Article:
Students would not have had any surprises from this year’s DSE maths exam, which was similar to last year’s, students and teachers said. Many of the questions didn’t give students any visual clues.
Dick Hui, a maths tutor from Modern Education, said that many of the questions in Papers One and Two required students to visualise the shapes.
“Candidates needed to have a good understanding of keywords like ‘cone’ or ‘cylinder’,” he said. “If they mixed these keywords up, then they wouldn’t be able to find the correct answers. For instance, Q12 in Paper One Section A2 stated that a prism had melted and had become two pyramids of different sizes. They needed to draw these shapes out before they could find the volume and total surface area of the larger pyramid.”
Hui said this year’s Paper One was fairly straightforward, and cited Q19 – the last and most difficult question – in Section B as an example. “Q19 was about three-dimensional trigonometry, and was worth 13 marks. It required students to find the angle of inclination between two planes, of which only one intersection point was provided. But the question was divided into five sub-questions that actually showed students step-by-step how find the answers,” said Hui.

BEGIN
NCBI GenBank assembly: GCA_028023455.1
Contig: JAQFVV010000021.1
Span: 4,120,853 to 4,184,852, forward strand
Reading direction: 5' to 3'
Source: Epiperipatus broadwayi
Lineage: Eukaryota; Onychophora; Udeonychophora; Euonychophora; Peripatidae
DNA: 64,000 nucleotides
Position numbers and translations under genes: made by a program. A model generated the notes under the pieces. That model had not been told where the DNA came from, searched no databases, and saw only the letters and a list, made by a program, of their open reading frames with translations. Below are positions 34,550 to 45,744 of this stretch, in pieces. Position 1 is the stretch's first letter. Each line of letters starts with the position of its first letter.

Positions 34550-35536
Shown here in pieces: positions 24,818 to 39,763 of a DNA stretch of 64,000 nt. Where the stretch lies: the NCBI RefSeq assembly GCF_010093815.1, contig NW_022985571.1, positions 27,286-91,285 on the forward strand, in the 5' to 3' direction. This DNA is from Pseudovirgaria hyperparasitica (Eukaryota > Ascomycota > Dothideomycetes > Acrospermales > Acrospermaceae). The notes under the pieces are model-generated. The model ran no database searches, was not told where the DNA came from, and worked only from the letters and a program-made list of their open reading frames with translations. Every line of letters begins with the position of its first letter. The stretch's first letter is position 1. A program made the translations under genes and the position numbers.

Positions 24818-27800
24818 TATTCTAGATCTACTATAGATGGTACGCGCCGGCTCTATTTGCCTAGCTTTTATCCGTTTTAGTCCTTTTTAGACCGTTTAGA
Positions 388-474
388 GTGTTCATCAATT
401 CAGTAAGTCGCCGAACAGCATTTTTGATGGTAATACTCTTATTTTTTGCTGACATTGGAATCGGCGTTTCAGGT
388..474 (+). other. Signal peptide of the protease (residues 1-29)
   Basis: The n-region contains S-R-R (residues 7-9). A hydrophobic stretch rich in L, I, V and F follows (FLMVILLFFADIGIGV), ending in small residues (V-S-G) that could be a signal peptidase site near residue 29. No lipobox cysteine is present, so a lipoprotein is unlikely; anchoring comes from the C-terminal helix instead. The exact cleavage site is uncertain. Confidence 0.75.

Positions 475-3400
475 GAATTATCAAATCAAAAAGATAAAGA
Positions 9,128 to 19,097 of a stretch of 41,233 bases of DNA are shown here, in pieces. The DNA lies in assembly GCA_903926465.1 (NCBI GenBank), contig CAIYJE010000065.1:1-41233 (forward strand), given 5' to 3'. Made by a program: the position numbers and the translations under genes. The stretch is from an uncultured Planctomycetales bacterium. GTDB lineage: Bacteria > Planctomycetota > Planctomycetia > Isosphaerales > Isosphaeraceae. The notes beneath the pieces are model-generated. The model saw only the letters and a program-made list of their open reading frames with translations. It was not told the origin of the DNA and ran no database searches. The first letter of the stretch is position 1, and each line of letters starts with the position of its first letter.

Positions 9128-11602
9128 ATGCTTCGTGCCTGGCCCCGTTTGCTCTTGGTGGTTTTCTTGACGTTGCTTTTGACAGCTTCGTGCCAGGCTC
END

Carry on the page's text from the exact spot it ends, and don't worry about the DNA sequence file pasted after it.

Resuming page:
A Form Six student surnamed Mak agreed that Q19 was easier than last year’s final question as more sub-questions were given. “Each sub-question gave us clues on how to find the solutions,” he said.
But Mak had difficulties answering Q18, which was on quadratic functions. When two lines intersect, there are intersection points. Hui said students needed to find the relation between the intersection points and the sum of root.
One of the trickier parts of the exam included a question on parabola in Section A2, Hui said. “This year the question provides a parabola which intersects with a straight line (y=-19). It tested the understanding of students on concepts such as sum and product of roots.”
Wilson Liu, a tutor from King’s Glory Educational Centre, said this year’s Paper Two was harder compared to last year’s because of some unfamiliar question types. “Q41 asked students about the coordinates of in-centre of a triangle,” he said.
Some questions in Paper Two required students to draw out shapes or diagrams, Liu said. “They needed to know what a parallelogram is in Q20, and then they had to draw the shape out. For the polar coordinates in Q25, if they weren’t able to draw the diagram accurately, then they wouldn’t be able to find the perpendicular distance easily.”
Hui believed students might have taken a lot of time trying to answer these difficult questions which means that they may not have had enough time to finish Paper Two.